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Mesenchymal progenitors in tissue renewal and regeneration

Frontiers in Veterinary Medicine Seminar (FIVM) Series continues with a talk from Dr. T. Michael Underhill (University of British Columbia) on Friday, September 23.

Dr. T. Michael Underhill

Adult stem and progenitor cells play fundamental roles in tissue homeostasis, renewal and regeneration.  When these cells become dysfunctional they contribute to a myriad of diseases including cancer, fibrosis, accelerated aging and degenerative disorders.

On Friday, September 23, Dr. T. Michael Underhill will talk about the role of mesenchymal progenitors (MPs) in tissue renewal and regeneration.  MPs represent one type of adult progenitor cell and can be found to varying extents in most tissues. In homeostasis, MPs are mostly in an inactive, or quiescent, state and become “activated” in response to various signals. Activation is typically associated with MP re-entry into the cell cycle where they produce an environment to support tissue regeneration.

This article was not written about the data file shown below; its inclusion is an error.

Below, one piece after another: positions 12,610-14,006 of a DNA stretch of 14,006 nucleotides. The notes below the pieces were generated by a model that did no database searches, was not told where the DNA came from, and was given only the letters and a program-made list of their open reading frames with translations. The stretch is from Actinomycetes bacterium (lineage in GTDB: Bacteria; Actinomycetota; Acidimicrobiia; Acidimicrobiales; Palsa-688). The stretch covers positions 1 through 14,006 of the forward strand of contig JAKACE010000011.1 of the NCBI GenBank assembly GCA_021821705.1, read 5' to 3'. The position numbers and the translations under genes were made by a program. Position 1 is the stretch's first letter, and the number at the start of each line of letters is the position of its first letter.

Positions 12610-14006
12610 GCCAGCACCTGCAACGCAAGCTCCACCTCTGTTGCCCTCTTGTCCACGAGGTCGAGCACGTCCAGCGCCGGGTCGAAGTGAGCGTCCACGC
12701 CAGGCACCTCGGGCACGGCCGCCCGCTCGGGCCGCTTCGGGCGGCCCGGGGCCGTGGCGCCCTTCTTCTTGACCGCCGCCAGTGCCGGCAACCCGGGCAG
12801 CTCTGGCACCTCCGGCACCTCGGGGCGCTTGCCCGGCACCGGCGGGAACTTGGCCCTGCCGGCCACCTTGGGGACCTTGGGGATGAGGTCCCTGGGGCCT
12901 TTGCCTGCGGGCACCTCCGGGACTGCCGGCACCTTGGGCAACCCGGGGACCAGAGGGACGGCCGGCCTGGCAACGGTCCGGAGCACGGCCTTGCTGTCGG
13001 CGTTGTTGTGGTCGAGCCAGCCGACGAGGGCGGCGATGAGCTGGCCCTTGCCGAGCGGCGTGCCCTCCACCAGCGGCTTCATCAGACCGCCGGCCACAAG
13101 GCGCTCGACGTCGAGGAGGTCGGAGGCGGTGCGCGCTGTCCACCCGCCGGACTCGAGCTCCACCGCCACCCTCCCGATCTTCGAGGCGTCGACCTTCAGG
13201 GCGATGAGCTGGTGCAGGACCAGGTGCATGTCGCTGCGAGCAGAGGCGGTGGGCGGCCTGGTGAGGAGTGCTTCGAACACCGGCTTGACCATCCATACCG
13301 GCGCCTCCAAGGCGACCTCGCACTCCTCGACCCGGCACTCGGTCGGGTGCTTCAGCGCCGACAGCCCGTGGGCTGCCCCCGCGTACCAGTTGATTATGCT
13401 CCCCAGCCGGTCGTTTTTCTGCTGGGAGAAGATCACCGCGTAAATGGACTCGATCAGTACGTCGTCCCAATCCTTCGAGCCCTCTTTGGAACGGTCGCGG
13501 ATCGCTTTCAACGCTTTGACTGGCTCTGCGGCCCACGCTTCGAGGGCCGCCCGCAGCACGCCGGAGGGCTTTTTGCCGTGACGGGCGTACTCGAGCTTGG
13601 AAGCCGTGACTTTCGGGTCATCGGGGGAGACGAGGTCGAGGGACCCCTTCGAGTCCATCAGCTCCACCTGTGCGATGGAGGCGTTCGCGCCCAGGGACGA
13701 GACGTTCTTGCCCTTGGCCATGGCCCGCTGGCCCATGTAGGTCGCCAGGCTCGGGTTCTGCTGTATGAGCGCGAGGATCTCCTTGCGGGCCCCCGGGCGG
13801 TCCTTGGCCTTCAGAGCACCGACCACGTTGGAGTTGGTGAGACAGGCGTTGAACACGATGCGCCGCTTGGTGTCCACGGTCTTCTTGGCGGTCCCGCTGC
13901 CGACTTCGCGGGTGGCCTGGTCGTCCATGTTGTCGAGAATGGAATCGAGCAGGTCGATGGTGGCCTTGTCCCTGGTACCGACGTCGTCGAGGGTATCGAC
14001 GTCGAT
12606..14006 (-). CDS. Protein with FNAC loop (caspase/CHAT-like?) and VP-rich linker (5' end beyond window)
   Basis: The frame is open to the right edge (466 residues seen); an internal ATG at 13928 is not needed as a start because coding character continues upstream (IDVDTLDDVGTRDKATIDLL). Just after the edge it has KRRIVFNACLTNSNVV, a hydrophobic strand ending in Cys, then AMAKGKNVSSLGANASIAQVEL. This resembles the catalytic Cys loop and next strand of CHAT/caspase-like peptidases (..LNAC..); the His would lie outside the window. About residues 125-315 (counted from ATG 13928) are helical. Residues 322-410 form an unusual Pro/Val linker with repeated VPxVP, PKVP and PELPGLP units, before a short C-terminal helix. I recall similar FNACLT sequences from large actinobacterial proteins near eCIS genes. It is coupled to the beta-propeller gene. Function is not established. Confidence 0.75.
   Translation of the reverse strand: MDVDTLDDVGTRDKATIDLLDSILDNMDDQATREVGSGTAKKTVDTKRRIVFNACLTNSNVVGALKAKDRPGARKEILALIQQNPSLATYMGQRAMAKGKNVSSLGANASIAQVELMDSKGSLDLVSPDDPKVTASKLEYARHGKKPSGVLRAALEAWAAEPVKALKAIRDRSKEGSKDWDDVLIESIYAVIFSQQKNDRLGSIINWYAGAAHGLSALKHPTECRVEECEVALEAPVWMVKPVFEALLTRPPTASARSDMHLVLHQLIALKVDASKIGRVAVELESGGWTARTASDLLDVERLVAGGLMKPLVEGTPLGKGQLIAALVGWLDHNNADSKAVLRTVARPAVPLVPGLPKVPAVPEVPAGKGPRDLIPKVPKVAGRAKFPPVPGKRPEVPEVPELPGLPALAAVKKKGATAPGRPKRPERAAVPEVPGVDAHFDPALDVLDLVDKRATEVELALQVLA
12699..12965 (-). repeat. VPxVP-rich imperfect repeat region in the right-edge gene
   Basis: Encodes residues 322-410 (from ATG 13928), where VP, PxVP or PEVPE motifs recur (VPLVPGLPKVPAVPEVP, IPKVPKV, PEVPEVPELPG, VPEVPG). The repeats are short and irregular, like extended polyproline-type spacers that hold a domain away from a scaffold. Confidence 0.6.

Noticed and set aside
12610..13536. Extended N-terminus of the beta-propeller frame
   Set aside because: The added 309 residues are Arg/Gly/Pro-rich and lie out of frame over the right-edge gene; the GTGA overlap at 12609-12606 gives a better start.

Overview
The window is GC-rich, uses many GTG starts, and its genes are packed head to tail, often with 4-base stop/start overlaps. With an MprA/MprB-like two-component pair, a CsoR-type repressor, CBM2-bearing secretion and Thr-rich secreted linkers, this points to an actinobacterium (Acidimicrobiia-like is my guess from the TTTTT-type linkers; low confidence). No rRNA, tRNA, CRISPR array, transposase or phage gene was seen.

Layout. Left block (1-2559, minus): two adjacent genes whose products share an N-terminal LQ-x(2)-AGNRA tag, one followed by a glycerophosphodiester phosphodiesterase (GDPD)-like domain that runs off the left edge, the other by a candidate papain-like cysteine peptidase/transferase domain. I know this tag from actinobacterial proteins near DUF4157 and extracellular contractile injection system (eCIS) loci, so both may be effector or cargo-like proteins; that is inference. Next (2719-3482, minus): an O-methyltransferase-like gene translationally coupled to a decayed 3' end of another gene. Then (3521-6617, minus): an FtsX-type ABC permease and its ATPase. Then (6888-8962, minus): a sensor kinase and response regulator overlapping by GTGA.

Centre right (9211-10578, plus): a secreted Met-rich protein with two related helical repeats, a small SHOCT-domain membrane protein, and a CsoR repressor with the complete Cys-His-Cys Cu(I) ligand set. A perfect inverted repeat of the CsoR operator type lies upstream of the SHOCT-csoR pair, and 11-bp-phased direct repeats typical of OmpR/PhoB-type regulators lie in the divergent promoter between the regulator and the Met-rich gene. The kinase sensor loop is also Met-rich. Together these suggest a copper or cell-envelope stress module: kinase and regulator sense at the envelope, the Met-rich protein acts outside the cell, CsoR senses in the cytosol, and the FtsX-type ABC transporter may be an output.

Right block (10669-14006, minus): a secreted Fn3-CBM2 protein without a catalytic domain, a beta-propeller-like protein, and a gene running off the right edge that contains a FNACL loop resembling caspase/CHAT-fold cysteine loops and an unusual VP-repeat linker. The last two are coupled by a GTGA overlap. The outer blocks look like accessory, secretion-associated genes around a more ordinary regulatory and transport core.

In this seminar, Dr. Underhill will talk about the mouse models he has developed to better understand the nature, fate and function of MPs in tissue renewal and regeneration. 

Dr. Underhill is a professor in the Department of Cellular and Physiological Sciences at the University of British Columbia (UBC). He completed his Ph.D. at Western University (1991) and carried out post-doctoral training at Duke University (1991-95) where he studied the function of the retinoid signaling in limb development. Following this, he became an assistant professor at Western University (1996) where his group described fundamental roles for retinoid signaling in regulating mesenchymal cell differentiation.

In 2004, Dr. Underhill joined UBC and his interests expanded to include investigating how mesenchymal progenitors support tissue regeneration and tumorigenesis. He served as the Scientific Director at the Centre for Drug Research and Development from 2013-2015, a not-for-profit independent organization promoting and facilitating commercialization of academia-based discoveries. From 2001-2011, Dr. Underhill held salary awards from the Canadian Institutes of Health and the Arthritis Society.